Here is part of the cast:
  • Shailene Woodley ("The Descendants") is Tris, the misfit who diverges from the standard attributes that would have allowed her to take her place in one of the five factions that made up her world. Now of course, all of that has been thrown into a tailspin, so she and her cadre of rebels must deal with it.
  • Theo James ("Insurgent") Four has become central to our heroine's plans and now they are both in jeopardy. Unfortunately, his mother is partly to blame.
  • Miles Teller ("Whiplash") They say "everyone is worth saving," so Peter gets another chance... against our better judgment.
  • ZoĆ« Kravitz ("X-Men") Christina has been with our heroine from the beginning and continues to be loyal and resourceful. I wish this lovely young actress had more to do but occasionally show up on screen.
  • Naomi Watts ("Undertaking Betty") Evelyn has embraced the adage: Leaders must make hard choices. A last-ditch effort to secure her position backfires when she jeopardizes her own son.
  • Octavia Spencer ("The Help") Johanna was a leader when her world was divided into factions. She is still a leader, only now her weapons are commitment and fervor.
  • Ansel Elgort ("The Fault in Our Stars") returns as our heroine's brother Caleb. He has mad computer skills and is very bright, but he's not brave.
  • Jeff Daniels ("The Martian") David is in an awkward position. His plans for the future center around Tris, whom he sees as a perfect human specimen. Problem is, she is also smart.
This is rated PG-13, so you can expect very little profanity, no sweaty bodies and only partial nudity. Unfortunately, this movie lasts for 121 minutes, that means we're stuck with over two hours of fisticuffs, running, shooting and blowing stuff up. Oh! and some icky orange smoke... Aarghhh!

These Young Adult series ("Twilight," "The Hunger Games," and "Divergent") have brought us some outstanding young actresses (Kristen Stewart, Jennifer Lawrence and Shailene Woodley), who have managed to anchor their series, survive the rigors of super-stardom and, despite being saddled with twaddle like this, have begun to create respectable bodies of work that will hold up over the long haul. Kudos to the actresses!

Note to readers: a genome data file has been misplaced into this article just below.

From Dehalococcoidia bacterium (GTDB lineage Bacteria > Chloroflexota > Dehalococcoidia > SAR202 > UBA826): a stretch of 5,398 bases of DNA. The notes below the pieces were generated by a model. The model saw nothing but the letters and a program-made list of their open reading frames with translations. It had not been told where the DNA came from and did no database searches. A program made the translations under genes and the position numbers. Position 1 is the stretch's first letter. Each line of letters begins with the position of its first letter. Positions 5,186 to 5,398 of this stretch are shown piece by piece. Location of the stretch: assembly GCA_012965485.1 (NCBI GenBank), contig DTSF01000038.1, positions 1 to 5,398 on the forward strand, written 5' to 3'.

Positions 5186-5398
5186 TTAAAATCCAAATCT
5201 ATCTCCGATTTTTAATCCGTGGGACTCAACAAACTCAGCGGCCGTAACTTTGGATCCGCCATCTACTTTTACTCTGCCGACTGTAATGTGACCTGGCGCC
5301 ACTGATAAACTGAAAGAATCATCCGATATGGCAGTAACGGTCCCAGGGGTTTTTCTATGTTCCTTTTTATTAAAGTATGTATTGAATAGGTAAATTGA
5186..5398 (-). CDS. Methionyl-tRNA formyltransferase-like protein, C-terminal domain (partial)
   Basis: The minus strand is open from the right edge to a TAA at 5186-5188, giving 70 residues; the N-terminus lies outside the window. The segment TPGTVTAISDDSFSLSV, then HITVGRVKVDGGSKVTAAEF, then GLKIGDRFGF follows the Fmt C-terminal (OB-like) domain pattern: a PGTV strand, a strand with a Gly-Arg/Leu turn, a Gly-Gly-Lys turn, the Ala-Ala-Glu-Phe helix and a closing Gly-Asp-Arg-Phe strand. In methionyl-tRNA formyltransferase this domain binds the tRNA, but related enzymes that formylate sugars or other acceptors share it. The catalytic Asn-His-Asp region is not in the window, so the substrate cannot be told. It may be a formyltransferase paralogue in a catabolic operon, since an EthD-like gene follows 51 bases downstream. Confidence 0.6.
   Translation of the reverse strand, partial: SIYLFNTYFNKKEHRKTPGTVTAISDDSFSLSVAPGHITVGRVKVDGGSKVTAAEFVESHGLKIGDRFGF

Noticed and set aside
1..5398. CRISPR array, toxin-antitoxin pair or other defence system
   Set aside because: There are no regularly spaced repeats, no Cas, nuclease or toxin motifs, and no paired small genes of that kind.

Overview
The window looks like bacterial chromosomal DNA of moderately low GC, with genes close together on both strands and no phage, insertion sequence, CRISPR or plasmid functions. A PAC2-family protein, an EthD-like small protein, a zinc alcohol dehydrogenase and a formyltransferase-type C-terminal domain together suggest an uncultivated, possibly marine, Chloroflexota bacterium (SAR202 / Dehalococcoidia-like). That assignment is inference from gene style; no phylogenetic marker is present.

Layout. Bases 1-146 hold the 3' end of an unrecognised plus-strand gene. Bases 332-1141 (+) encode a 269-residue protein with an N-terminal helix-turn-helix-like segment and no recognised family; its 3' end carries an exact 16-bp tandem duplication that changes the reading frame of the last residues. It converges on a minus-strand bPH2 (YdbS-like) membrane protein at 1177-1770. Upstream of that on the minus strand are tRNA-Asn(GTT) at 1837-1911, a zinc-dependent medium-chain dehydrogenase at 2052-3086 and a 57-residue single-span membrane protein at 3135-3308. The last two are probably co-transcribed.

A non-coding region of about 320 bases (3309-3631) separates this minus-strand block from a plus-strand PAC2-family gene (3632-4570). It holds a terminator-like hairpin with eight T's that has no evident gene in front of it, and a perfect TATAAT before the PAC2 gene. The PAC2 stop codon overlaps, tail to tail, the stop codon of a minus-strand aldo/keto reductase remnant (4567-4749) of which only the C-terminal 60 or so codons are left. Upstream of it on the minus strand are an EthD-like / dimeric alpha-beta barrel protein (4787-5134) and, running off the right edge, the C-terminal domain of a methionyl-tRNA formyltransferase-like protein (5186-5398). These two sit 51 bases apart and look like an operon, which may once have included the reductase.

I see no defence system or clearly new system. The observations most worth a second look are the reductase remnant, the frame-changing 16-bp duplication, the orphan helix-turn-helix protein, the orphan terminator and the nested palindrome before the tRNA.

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Here is a preview:
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Hello, My Name is Doris

What happens when a sixtyish woman finds herself alone for the first time in her life? Recently her mother died, she fails to make friends at her long-time job, she still lives in her childhood home and it looks like her clothes come from Value Village or Goodwill. She goes to a self-help seminar, that's what happens!

Laura Terruso wrote a short film "Doris and the Intern" which she later expanded into a screenplay with writer/director Michael Showalter (Lots of TV) for this awkward but eventually uplifting story.

We watch:
  • Sally Field ("The Amazing Spider-Man") is Doris (after Doris Day, one of her mother's favorites) who cherishes a lifetime of memorabilia: everything has a special place in her heart. She's called a hoarder, but I wouldn't go quite that far.
  • Max Greenfield (Lots of TV) plays John, an employee recently transferred to the office where Doris works. He has good manners and wants people to like him. He's also VERY appealing.
  • Tyne Daly (Lots of TV) Old friend Roz almost steals the film from Doris, particularly as they plan their annual Thanksgiving festivities. These two old pros are terrific together!
  • Stephen Root (Lots of TV - also the stapler-centric character in "Office Space" 1999) Todd also mourns their mother, but he and his wife want Doris to unclutter her life, move out, sell the old family house and share the proceeds.
  • Isabella Acres (Lots of TV) Vivian is barely a teenager but she teaches Doris all about Facebook ...and changes her life!
  • Peter Gallagher (Lots of TV) Self-help guru Willy Williams tells Doris that "IMPOSSIBLE" is simply "I'M POSSIBLE" just in a different way. His DVD becomes her guide.
What is it about Sally Field? Even if her character becomes a semi- stalker, makes clumsy mistakes and hurts the feelings of people around her, we still care about her. This time she develops a crush on a much younger co-worker who is polite but oblivious. This only feeds her self-delusions, so we watch her become a moon-struck teenager. We are uncomfortable with the situation, but still want the best for Doris. At least her fantasies are fun and we get an insider's peek at how her mind works.